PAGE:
How to Write A Better Case Study for B2B

Written by Kathy Kassera Mrozek
How to Write a B2B Case Study

Through words and images, B2B case studies tell detailed stories of how your company solves business and technical challenges for customers.

Sales teams consistently rank case studies as the most requested content tactic. Between 400–1,000 words, online case studies help drive prospects to your website, build credibility and trust, and demonstrate performance in the customer’s or prospect’s industry. 

The B2B case study can quickly communicate your company’s value to a prospect who is looking for answers to a problem. At the same time, the case study can set you apart from competitors. In this post, we address:

How to write a case study

  1. What makes a good case study candidate
  2. Gathering case study facts
  3. How to interview your customers to create the best case studies
  4. 10 questions to ask your customers
  5. How to format your case studies for easy reading
  6. How to integrate strategic SEO to help your case studies get found
  7. Additional case study tips

Today, most consumers don’t buy anything of significant value without reading online reviews first. Research shows that 91% of people regularly or occasionally read online reviews, according to Inc. magazine.

The B2B equivalent of online reviews is the case study. Research by the Content Marketing Institute found case studies to be one of the most effective content types for influencing engineers and other B2B buyers during the consideration and evaluation stages of their decision-making process.

This also might be the reason why case studies consistently rank as your website’s most-read pages. Detailed case studies help prospects visualize how your products or services can be used for their applications. At the same time, they provide proof senior leaders want when evaluating a potential supplier’s capabilities.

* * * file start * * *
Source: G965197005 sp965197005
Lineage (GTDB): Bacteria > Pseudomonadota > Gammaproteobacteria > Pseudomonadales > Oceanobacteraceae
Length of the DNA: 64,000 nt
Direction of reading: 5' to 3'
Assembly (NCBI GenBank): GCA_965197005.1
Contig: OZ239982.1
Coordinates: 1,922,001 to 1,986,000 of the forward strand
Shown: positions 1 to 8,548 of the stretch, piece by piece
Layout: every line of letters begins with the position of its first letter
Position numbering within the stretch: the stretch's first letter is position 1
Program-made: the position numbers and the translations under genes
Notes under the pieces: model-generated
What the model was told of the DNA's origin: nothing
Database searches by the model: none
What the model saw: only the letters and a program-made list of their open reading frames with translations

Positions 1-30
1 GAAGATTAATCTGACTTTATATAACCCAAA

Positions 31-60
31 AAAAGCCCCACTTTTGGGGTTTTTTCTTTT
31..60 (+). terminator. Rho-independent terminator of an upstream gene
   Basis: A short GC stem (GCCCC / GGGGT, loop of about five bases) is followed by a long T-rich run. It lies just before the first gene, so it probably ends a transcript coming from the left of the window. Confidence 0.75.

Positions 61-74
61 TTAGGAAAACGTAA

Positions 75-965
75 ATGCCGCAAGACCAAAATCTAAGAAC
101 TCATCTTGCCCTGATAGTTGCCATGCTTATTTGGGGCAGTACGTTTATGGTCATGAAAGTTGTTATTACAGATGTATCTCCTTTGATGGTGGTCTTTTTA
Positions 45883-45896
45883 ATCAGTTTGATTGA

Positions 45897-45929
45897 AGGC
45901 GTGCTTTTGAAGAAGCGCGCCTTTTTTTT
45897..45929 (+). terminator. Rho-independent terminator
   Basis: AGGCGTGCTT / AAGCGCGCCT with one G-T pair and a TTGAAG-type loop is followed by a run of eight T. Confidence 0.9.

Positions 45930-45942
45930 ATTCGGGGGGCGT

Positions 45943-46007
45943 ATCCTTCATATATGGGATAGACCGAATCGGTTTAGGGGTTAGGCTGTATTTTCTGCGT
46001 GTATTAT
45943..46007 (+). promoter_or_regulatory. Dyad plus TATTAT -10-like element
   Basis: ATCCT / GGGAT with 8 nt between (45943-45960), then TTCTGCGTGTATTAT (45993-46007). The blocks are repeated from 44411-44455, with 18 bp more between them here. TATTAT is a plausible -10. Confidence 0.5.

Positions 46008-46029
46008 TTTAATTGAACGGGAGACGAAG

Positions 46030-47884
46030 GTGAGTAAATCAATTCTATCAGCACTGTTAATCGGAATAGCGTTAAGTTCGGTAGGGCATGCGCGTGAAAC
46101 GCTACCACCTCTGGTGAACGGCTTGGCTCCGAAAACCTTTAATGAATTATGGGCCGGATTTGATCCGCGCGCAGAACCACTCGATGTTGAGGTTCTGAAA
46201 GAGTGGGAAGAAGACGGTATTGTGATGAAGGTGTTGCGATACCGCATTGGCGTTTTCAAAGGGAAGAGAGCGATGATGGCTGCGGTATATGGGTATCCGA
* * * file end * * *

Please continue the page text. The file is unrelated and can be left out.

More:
If your products and solutions are tailored to serve multiple applications or industries, create at least one case study for each sector you serve. Prospects value industry experience, and want proof that your solutions work in their specific situation. Well researched and written case studies communicate:

  • You are comfortable with the prospect’s industry or application.
  • You understand their specific needs and can deliver results.
  • You’ve solved many similar problems before, and have the knowledge and experience to address their unique problem. 

What Makes a Good Case Study Candidate?

Your sales team is often an excellent source for identifying which customers would make the most compelling case studies within each industry you serve. Ask your sales team what questions they’re hearing from your customers and prospects. This business intelligence helps you better understand the language your prospects use to define their specific issues. Also choose case studies based on which projects represent work that you’d like to do more of, and show off your differentiators in the marketplace. 

Gather Case Study Facts